Emeritus Associate Professor Brian Paddon passed away on 20 June 2015 having been an academic in the Department of Chemical Engineering from 1969 until his retirement in 1994. Brian was born in Calcutta, India, in 1932 and spent his early childhood in Amritsar and attended school in Darjeeling. During WW II he and his sister were sent to back to South Africa and Brian matriculated at St Andrews College in Grahamstown in 1950.
He went on to UCT where he graduated with a degree in Applied and Industrial Chemistry (shortly thereafter to become Chemical Engineering). His first job was at Mobil refinery in Durban where he was involved in the early development of Mobil's first fluidized catalytic cracking unit. He returned to Cape Town in 1963 continuing to work with Mobil and during that time completed his MBA as one of the first graduates from UCT's Graduate School of Business. In 1969 Brian left the corporate world for a position in the Department of Chemical Engineering at UCT joining other luminaries from the early days of Chemical Engineering such as the late Donald Carr and Heinrich Buhr.
The Department in those days was quite small with only a handful of lecturers and graduating classes of between 10-20. However Brian and his colleagues created a wonderful foundation for what is today widely regarded as one of the leading Departments of Chemical Engineering globally. The Department benefited greatly from having someone on its lecturing staff with such extensive industrial experience and Brian became renowned as the convener of the tough Design Course which is the capping course to the Chemical Engineering degree. His knowledge of chemical engineering processes was legendary and through this he made an enormously positive impact on generations of chemical engineering students.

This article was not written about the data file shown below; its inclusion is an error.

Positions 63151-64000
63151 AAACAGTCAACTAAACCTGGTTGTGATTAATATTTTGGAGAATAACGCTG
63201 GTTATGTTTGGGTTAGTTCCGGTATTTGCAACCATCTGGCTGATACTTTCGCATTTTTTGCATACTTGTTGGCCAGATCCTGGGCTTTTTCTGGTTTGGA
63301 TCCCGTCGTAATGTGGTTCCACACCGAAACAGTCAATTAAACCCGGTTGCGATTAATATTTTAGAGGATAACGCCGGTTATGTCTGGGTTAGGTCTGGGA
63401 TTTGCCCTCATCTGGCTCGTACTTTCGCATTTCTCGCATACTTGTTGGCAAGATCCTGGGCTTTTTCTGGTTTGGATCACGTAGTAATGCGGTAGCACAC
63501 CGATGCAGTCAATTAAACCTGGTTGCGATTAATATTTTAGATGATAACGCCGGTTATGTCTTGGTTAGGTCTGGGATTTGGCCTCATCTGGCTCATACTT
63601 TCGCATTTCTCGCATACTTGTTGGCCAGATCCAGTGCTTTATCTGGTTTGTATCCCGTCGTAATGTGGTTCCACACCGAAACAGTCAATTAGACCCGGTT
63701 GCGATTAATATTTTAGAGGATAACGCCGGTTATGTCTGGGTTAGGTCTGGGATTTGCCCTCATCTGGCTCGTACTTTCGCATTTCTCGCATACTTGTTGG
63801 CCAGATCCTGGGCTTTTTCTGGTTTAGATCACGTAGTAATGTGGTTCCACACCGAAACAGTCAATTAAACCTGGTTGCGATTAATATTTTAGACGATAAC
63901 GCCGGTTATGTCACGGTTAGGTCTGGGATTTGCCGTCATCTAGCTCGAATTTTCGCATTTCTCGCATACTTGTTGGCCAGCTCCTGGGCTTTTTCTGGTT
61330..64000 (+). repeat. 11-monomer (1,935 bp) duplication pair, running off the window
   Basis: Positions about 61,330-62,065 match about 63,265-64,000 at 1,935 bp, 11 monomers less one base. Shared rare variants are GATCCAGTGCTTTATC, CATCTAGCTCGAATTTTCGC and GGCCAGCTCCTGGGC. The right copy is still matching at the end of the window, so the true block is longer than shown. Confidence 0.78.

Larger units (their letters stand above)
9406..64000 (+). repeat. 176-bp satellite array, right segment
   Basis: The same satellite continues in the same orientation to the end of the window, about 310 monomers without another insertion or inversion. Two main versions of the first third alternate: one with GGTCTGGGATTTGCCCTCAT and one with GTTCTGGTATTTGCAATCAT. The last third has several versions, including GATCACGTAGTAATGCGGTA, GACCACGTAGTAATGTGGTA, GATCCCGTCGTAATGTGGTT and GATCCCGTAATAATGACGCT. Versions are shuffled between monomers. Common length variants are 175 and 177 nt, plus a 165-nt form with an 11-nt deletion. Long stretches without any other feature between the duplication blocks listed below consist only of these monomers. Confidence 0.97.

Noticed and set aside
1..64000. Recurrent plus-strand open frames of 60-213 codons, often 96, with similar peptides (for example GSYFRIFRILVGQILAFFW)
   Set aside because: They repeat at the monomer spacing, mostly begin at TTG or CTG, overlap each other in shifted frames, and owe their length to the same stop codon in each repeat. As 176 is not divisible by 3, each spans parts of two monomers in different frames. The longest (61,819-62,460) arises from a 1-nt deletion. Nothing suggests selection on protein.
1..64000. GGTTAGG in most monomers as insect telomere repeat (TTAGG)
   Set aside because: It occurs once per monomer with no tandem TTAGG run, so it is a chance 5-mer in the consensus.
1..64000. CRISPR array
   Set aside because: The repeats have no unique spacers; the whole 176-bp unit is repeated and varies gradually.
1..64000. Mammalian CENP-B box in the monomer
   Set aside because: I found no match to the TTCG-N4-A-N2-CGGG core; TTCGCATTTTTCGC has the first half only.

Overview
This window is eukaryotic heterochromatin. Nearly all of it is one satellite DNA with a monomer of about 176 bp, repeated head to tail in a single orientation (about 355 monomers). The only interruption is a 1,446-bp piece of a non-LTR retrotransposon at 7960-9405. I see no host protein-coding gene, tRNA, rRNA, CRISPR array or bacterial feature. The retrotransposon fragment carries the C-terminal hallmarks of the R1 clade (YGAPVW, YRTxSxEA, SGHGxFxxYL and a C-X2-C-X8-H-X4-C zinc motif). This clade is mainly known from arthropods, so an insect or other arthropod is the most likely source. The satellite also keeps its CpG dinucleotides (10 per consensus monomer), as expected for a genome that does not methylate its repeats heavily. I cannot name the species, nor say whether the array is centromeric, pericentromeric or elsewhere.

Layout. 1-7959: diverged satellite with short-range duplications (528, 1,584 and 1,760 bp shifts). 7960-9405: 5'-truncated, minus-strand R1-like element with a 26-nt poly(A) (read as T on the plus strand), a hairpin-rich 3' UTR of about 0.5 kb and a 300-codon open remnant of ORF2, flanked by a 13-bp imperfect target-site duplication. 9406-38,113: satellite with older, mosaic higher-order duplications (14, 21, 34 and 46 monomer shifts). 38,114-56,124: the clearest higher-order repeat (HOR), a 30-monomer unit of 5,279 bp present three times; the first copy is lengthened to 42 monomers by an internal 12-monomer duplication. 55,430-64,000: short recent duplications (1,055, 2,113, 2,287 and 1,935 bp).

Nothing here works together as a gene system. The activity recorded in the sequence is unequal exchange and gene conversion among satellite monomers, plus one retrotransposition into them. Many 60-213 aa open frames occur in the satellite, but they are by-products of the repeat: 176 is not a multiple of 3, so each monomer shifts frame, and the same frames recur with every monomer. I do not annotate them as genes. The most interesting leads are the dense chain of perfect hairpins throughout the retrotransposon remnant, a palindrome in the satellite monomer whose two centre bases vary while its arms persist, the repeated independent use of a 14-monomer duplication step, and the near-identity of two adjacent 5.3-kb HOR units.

Brian Paddon, ever cheerful and pleasant to all and sundry, was passionate about his teaching and will be fondly remembered by colleagues not only in Chemical Engineering but also in all the Engineering Departments at UCT. Staff and students will recall how wonderfully helpful he was at all times to students struggling with the basics of chemical engineering and to new young academics still finding their feet. The University and Chemical Engineering in particular are deeply indebted to Brian for his dedicated and passionate contributions to the Department over almost three decades and he will long be remembered by all those with whom he came into contact.
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